By Taxpayer Association of Oregon
Oregon’s recently approved gun control laws, including a ban on high-capacity magazines and the requirement of background checks and permits for firearm purchases, are under scrutiny in a six-day state trial presided over by Judge Robert Raschio. Despite the federal court deeming these laws constitutional, the state-level challenge has emerged as a battleground for gun rights advocates. The lawsuit was initiated by two gun owners arguing that the new laws infringe on their Second Amendment rights and that the permitting system lacks necessary training and background check efficiency.
The Oregonian reported from the trial several arguments used by witness in defense of the Second Amendment, ““Restricting magazines that hold more than 10 rounds will harm Oregonians who use them to protect themselves and their families against predators, such as wolves, coyotes and bears, Aiello said. Guns with large-capacity magazines are “the most effective arms for self defense,”. Another statement read “Well, we can look at what happened in the past couple of years with the pandemic, with a protest. There was mobs of people. There was people that needed a firearm with a semi-automatic rifle to be able to defend themselves and their families, in that example,”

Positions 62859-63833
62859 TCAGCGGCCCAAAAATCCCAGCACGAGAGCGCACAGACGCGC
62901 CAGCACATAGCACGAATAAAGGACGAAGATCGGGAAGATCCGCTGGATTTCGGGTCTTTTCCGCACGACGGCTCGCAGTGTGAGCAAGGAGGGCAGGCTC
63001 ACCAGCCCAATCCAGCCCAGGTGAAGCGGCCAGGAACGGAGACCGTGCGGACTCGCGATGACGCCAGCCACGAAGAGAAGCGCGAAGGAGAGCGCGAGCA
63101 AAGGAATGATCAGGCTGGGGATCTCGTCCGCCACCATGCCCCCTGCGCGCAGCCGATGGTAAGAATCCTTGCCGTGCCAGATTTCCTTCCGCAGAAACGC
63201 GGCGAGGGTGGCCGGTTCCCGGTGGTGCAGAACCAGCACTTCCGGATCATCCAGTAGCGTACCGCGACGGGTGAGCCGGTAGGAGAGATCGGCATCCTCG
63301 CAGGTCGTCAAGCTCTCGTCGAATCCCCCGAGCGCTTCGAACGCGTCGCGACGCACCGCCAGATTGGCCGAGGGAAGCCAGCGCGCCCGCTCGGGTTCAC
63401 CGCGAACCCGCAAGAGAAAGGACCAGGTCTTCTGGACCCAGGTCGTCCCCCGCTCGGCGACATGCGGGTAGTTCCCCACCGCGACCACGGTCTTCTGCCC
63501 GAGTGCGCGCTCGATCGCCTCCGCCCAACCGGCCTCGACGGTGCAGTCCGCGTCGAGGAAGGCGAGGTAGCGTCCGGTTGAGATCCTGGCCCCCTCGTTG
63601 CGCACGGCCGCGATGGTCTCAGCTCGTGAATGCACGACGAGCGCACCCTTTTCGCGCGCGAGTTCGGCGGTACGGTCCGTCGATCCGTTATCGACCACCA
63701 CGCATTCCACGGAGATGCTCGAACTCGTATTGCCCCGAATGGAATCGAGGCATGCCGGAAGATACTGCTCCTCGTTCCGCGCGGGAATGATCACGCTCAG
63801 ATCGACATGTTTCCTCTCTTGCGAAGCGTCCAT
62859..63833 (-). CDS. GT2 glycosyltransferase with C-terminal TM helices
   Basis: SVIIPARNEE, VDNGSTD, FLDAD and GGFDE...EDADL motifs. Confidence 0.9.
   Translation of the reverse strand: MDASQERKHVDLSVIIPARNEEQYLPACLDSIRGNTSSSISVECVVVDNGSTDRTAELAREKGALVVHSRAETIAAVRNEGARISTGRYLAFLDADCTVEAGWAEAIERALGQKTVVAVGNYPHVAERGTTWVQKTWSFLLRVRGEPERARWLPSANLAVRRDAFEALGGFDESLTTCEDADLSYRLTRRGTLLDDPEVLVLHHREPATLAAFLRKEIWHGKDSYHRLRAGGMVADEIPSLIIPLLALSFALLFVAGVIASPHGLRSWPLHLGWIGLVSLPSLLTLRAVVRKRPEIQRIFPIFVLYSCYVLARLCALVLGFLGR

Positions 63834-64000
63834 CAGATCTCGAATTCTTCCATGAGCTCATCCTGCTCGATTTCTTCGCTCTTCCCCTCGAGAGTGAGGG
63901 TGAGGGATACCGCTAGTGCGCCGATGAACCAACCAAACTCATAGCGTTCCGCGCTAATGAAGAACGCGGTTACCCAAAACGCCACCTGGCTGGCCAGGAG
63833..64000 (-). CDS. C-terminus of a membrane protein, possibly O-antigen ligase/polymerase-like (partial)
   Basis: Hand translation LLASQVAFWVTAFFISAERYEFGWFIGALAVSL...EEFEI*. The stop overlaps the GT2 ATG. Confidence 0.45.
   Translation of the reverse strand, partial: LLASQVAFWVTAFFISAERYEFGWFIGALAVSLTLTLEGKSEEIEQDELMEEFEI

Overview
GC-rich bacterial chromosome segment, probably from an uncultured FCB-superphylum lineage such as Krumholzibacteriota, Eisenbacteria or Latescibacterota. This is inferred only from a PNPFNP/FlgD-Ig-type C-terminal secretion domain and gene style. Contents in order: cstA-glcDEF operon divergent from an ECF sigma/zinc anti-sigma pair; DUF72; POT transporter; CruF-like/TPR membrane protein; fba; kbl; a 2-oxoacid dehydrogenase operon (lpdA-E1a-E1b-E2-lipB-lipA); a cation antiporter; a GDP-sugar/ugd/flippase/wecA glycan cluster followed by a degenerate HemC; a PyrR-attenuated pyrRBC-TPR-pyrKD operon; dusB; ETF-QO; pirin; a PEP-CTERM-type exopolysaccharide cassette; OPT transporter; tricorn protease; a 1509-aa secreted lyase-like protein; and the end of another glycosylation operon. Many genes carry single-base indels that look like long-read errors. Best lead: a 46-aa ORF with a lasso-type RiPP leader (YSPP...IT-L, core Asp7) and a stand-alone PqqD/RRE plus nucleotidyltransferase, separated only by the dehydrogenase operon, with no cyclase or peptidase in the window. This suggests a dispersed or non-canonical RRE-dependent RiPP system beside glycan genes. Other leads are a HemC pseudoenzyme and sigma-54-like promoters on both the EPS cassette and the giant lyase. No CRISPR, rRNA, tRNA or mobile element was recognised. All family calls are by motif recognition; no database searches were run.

OPB reports that: “Experts say the state trial differs in key ways from the federal trial in June, during which lawyers on both sides were eager to establish a first-of-its-kind detailed historical record of late 18th century firearms and regulations. That record could be pivotal in challenges widely expected to reach the U.S. Supreme Court. In Oregon, the state constitution allows the state more leeway in regulating firearms compared to how the U.S. Supreme Court has interpreted the federal Constitution, particularly in recent rulings that dramatically expanded gun rights.”